Mama was the first word both of my daughters spoke. Hearing those words didn’t make me a mother. That miracle happened with a simple word from me—yes. Yes, we will start the adoption process. I called it being “paper pregnant.” My personal experience with a difficult pregnancy was through a failed adoption. I was a mom, and then I wasn’t. There were no words to describe the depth of my pain and loss. If you are facing a difficult pregnancy, the possibility of loss, or if you have been given a bad report and need a miracle—there are no words.
The truth is, I have not experienced what you are experiencing. No one has, really. I am imagining you, a mom with her heart shattered in a million pieces, on the other side of this screen, and I feel an ache in my own heart with you, for you. To share space with you either in person or through print is a privilege, and it is a sacred, tender space to me. As you read on, know that I will not forget you are there, not for a moment. As you read on, know that someone is praying for you and your sweet baby.
While I do not know how you feel, I do know you’re holding on to hope and maybe feeling hopeless at the same time. That doesn’t make you a bad mother or weak-faithed, it makes you human. In this life, we hold a tension. It is the tension that life is filled with both pain and promise, indescribable joy and devastating sorrow—two sides of the same coin. We are not promised to be without pain in this life, but here’s what we are promised in our pain:
- His Presence with us in our storm, our pain, our dark night of the soul;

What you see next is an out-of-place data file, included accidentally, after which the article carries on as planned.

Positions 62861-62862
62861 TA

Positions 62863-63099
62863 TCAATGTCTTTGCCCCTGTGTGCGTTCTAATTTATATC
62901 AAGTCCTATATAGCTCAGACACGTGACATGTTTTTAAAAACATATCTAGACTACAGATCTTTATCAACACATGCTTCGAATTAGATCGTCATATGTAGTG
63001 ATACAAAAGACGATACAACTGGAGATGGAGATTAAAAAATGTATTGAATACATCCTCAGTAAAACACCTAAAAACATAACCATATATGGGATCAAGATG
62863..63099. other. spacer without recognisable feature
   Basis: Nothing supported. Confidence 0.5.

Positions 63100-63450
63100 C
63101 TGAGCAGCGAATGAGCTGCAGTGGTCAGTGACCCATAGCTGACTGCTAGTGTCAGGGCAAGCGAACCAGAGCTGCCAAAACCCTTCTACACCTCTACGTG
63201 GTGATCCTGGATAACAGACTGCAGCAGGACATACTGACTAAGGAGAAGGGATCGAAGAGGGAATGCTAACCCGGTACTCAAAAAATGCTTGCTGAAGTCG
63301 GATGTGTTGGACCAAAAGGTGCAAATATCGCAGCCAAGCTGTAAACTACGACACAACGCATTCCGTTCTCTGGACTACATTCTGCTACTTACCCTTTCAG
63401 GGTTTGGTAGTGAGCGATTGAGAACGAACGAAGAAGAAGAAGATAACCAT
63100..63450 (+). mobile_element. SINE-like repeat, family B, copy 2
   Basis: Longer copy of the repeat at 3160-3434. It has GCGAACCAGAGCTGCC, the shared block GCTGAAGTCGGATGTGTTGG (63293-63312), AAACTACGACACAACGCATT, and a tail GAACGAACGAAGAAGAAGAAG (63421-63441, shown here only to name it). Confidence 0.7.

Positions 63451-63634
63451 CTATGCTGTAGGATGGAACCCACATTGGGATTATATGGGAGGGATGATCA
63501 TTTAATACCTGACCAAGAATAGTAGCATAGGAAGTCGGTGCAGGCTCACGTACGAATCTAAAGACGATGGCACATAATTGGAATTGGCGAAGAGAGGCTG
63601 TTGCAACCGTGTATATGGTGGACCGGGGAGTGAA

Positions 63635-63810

- His Power to bear up under the weight of the pain;
- His Provision to meet our needs spiritually, physically, and emotionally;
- His Peace that surpasses any human understanding.
If we were sitting together in your living room, here are some other things I would want you to know with the prayer that it would buoy your own hope:
- God’s power is limitless. Pray for your miracle; He is able. God’s ways are also mysterious. Pray to trust Him with the answer to that prayer.
- This road you are walking is devastatingly painful and lonely. Lean into the community of faith, friends, and family where you have been placed. The enemy wants you in isolation. Psalm 118:5 says, “From my distress I called upon the LORD; the LORD answered me and put me in an open place” (NASB). Cry out to Him. He will answer. He will set you (spiritually) in a place that is spacious—not claustrophobic and isolating.
- The path you are on is impossible to walk in the natural realm. Trust the promise in Habakkuk 3:19, “The Lord GOD is my strength, And He has made my feet like deer’s feet, And has me walk on my high places.” Have you ever seen a mountain goat walk up the side of a steep mountain and wondered, How in the world do they do that? Similarly, in a spiritual sense, the Lord will form your spiritual feet to walk an impossible path. Only He can. Pray that passage and ask Him to form your feet to walk a path you could never walk in your own strength.